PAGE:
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October 1994


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Denis Henry Hennelly <[log in to unmask]>
Reply To:
Film and TV Studies Discussion List <[log in to unmask]>
Thu, 20 Oct 1994 09:32:10 EWT
text/plain (40 lines)
Regarding Troy War's post on violence.
I was also disturbed by the raucous laughter through some scenes of
P.F.  I disagree, however, that scenes such as Marvin getting his head
shot off was made to elicit laughter.  Laughter can only come in that
situation if Marvin's existence as a human is ignored, if he is not
seen as a person.  It could be argued that the film encourages this
view.  I would say that the film does not portray Marvin as a non-entity,
but neither does it go out of its way to say to the viewer, "hey, this
is someone you should care about," as films typically do if they
want the viewer to sympathize with a character.  I say, why should a film
have to do this in order to get us to recognize someone's morality.
(change morality to humanity and add a question mark).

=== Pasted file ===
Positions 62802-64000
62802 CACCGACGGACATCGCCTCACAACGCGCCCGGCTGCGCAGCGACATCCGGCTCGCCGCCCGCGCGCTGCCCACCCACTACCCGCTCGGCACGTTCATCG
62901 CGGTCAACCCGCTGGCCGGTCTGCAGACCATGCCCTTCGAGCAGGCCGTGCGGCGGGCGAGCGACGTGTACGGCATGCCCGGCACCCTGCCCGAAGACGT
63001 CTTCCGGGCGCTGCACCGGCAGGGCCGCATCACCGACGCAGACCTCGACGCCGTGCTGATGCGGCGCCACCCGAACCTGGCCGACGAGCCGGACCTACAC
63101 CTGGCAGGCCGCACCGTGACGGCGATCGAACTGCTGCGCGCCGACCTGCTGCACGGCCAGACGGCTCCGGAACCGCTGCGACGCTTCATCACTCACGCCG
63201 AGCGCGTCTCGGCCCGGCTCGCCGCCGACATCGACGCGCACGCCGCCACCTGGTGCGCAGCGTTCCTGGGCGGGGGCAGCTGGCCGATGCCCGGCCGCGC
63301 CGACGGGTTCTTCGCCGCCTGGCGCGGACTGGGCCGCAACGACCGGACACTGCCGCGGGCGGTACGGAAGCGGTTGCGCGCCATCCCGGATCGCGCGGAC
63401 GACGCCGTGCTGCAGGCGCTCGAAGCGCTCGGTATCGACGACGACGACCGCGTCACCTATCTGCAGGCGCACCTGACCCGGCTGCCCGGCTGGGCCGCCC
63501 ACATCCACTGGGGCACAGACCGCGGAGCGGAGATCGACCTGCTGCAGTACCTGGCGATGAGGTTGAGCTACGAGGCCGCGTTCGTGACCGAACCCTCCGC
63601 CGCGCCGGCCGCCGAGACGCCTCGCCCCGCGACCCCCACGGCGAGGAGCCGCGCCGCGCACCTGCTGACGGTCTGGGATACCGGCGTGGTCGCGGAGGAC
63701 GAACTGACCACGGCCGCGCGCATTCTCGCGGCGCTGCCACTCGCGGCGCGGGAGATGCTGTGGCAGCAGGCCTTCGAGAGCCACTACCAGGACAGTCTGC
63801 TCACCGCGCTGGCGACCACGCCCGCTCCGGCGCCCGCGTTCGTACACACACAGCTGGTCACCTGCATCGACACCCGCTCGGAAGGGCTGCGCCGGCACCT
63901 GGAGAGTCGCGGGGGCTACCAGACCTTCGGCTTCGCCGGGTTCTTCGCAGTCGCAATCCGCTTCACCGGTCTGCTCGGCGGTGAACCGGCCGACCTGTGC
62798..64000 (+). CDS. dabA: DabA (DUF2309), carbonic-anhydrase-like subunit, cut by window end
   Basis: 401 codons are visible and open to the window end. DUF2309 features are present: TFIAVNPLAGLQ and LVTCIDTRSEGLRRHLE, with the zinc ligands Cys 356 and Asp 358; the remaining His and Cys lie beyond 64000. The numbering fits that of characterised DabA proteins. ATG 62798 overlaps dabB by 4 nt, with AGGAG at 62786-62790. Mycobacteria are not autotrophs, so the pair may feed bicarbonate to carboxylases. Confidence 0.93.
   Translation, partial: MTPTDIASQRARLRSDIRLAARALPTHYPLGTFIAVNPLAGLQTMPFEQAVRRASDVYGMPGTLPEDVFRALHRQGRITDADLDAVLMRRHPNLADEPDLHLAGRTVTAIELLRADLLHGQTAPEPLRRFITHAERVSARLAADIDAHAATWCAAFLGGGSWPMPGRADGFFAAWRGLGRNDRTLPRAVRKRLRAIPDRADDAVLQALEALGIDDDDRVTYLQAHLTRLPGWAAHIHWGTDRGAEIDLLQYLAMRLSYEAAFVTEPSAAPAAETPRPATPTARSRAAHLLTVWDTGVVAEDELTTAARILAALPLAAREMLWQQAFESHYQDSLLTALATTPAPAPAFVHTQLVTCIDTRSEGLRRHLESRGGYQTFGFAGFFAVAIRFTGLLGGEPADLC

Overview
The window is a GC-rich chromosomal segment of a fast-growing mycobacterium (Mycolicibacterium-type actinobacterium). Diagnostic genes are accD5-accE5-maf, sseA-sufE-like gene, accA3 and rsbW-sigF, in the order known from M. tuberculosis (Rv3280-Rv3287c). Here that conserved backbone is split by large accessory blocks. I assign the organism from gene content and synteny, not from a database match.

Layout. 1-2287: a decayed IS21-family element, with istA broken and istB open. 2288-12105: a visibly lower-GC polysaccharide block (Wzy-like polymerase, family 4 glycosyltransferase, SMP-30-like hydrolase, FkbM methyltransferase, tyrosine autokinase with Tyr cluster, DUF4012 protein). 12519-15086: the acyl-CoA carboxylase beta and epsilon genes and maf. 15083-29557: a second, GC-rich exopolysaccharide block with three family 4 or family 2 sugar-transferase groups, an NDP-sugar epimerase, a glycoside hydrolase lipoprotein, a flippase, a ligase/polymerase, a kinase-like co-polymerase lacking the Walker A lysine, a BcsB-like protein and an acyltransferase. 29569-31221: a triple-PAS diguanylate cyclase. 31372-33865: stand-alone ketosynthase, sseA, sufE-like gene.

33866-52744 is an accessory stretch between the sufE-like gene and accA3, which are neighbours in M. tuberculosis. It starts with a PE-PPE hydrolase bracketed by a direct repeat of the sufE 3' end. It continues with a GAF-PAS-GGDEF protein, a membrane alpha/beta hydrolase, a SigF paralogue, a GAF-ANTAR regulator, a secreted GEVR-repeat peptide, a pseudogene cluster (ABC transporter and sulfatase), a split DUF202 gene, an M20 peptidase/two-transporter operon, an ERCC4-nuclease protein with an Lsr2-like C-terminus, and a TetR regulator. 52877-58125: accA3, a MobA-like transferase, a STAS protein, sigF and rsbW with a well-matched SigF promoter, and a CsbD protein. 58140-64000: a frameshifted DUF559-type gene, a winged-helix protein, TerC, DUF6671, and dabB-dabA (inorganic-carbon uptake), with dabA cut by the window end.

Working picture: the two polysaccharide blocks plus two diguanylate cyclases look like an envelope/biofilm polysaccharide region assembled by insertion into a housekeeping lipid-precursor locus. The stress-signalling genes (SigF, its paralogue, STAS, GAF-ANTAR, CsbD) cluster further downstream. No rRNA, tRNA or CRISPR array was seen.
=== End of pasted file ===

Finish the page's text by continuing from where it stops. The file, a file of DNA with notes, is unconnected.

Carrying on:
Marvin's life means nothing to Vincent and Jules, and they treat the
situation as a nuisance.  You can bet the incident meant a hell of a lot
to Marvin and his unseen friends and family.  If Marvin's life
means nothing to us, the viewer, than we have identified with the killers
too much.  Does the film encourage this by making the killers such
attractive individuals?  I don't think so... I think it makes the killers
human, it shows that they are at the base not so different than us.
But their choices are very different than the average citizens.  I believe
that running through the entire Bonnie Situation episode, the viewer should
be uncomfortable laughing because to do so means that the viewer is
treating the situation (i.e. Marvin's death) as trivially as the
individuals on screen who are throwing out quick one-liners about it.
I believe the film wants to make us feel this way, so I would say
if the viewer does not feel uncomfortable laughing at these parts,
if the laughter is not stifled by a paralleling sense of revulsion,
it is not the film which is at fault, it is the audience's lack
of natural compassion.  I couldn't laugh during this part, my body
wouldn't let me.  Yes, its just a film.  But film's strength as
a cultural text, as our society's mythology, springs from the fact
that it represents what we know as reality, our conceptions of
who and what we are as a people.  It portrays events which happen.
If we lived in a totally peaceful society, Pulp Fiction could be seen
as a total farce or disgusting exercise.  It is neither.  It is art,
and in that it is insightful.